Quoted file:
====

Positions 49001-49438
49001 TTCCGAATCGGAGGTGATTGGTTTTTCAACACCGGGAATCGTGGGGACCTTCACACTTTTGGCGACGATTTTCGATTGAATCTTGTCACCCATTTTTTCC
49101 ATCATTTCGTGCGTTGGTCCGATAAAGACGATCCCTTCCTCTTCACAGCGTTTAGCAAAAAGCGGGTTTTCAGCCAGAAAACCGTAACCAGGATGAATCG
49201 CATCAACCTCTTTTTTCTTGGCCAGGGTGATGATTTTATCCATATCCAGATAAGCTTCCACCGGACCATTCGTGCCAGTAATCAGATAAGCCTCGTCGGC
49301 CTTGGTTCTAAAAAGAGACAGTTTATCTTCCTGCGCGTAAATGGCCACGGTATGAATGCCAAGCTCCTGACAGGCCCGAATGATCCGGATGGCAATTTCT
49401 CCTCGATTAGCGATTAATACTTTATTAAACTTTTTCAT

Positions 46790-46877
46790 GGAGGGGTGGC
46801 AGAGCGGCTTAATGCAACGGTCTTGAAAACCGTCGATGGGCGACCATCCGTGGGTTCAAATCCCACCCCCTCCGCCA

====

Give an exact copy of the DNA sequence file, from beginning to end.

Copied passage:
Positions 49001-49438
49001 TTCCGAATCGGAGGTGATTGGTTTTTCAACACCGGGAATCGTGGGGACCTTCACACTTTTGGCGACGATTTTCGATTGAATCTTGTCACCCATTTTTTCC
49101 ATCATTTCGTGCGTTGGTCCGATAAAGACGATCCCTTCCTCTTCACAGCGTTTAGCAAAAAGCGGGTTTTCAGCCAGAAAACCGTAACCAGGATGAATCG
49201 CATCAACCTCTTTTTTCTTGGCCAGGGTGATGATTTTATCCATATCCAGATAAGCTTCCACCGGACCATTCGTGCCAGTAATCAGATAAGCCTCGTCGGC
49301 CTTGGTTCTAAAAAGAGACAGTTTATCTTCCTGCGCGTAAATGGCCACGGTATGAATGCCAAGCTCCTGACAGGCCCGAATGATCCGGATGGCAATTTCT
49401 CCTCGATTAGCGATTAATACTTTATTAAACTTTTTCAT

Positions 46790-46877
46790 GGAGGGGTGGC
46801 AGAGCGGCTTAATGCAACGGTCTTGAAAACCGTCGATGGGCGACCATCCGTGGGTTCAAATCCCACCCCCTCCGCCA